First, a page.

In lands not my own: a wartime journey
Reuben Ainsztein fled the pogroms of Wilno, Poland, when he was only sixteen. Matriculating at a university in Brussels, Ainsztein was again confronted with the virulence of anti-Semitism when the Nazis occupied Belgium in 1940. In search of freedom and a role in the defeat of Hitler, Ainsztein applied to and was accepted by Britain's Royal Air Force. Visa in hand, he embarked on an extraordinary journey across war-ravaged Europe, seeking safe passage to London. Ainsztein chronicles his stunning odyssey with absorbing detail and luminous reflection on the horrors of war and the unspeakable evil that was the Holocaust. Denied egress first at Calais and then at Marseilles, he crossed the Pyrenees into Spain on foot, and was immediately apprehended by Franco's guards and incarcerated in Miranda de Ebro, a concentration camp, where he was interned for fourteen months. Miraculously, Ainsztein survived and eventually made his way to Britain and then to Scotland, where he trained for the RAF as a turret gunner on a Lancaster bomber. In Lands Not My Own is one man's personal testimony to the horrors that gave birth to war and were nurtured by it. Along the way, cast in spare, elegant prose, are the musings of a poet and philosopher on the goodness of man, the nature of evil, and the moral underpinnings of humanity. With great eloquence, Reuben Ainsztein tells a tale of heartbreaking sorrow, unfathomable courage, and the defiant resilience of the human spirit.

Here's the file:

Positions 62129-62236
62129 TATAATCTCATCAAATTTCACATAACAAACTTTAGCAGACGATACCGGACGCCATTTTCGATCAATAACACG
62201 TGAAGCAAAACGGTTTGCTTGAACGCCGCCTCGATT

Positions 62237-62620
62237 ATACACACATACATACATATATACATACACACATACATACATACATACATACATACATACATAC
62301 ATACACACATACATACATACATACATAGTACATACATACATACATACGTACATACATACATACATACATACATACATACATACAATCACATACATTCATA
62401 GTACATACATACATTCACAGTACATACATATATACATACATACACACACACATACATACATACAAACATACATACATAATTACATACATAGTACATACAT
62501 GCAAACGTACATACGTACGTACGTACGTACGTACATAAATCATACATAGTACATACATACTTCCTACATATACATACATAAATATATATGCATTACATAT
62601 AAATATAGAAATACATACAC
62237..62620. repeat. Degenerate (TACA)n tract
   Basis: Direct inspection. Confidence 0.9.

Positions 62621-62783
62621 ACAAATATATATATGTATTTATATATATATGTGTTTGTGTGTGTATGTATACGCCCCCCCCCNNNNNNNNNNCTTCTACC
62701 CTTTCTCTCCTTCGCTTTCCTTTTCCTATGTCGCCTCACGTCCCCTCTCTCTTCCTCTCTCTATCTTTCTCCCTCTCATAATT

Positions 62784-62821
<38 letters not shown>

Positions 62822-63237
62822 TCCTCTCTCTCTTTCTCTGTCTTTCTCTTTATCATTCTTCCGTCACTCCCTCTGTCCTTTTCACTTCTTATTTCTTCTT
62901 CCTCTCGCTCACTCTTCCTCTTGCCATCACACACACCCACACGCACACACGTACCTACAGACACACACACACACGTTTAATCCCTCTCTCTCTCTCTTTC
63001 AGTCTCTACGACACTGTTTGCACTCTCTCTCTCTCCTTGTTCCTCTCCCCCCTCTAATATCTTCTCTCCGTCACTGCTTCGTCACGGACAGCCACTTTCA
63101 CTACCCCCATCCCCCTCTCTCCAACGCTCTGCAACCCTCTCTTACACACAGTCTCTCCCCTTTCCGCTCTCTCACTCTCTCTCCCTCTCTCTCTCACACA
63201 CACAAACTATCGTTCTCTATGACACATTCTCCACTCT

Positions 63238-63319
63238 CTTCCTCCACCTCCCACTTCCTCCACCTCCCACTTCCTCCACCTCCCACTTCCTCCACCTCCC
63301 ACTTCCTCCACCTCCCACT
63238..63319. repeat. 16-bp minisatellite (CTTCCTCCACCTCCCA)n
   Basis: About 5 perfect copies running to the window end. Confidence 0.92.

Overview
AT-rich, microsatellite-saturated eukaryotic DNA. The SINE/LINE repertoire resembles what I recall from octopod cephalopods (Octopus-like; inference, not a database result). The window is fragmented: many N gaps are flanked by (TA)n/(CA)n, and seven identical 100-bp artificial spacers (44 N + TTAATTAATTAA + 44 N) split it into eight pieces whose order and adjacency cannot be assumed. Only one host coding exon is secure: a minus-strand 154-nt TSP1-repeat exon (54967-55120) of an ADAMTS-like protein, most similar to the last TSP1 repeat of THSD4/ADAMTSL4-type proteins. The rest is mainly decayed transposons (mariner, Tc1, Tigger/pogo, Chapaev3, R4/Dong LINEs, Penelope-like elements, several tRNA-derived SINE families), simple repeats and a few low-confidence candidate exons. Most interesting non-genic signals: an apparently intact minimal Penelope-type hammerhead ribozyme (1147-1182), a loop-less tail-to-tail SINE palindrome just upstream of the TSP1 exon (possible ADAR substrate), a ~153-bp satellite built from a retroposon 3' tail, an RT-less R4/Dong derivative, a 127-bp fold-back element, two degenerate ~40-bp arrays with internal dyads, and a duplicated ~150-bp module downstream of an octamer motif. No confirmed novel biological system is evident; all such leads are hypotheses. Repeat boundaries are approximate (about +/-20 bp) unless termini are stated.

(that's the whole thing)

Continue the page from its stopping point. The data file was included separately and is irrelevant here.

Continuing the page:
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Could have used some editing, but I got the impression from the blurb that this was published posthumously. Overall interesting and a different escape angle than many survivors took.
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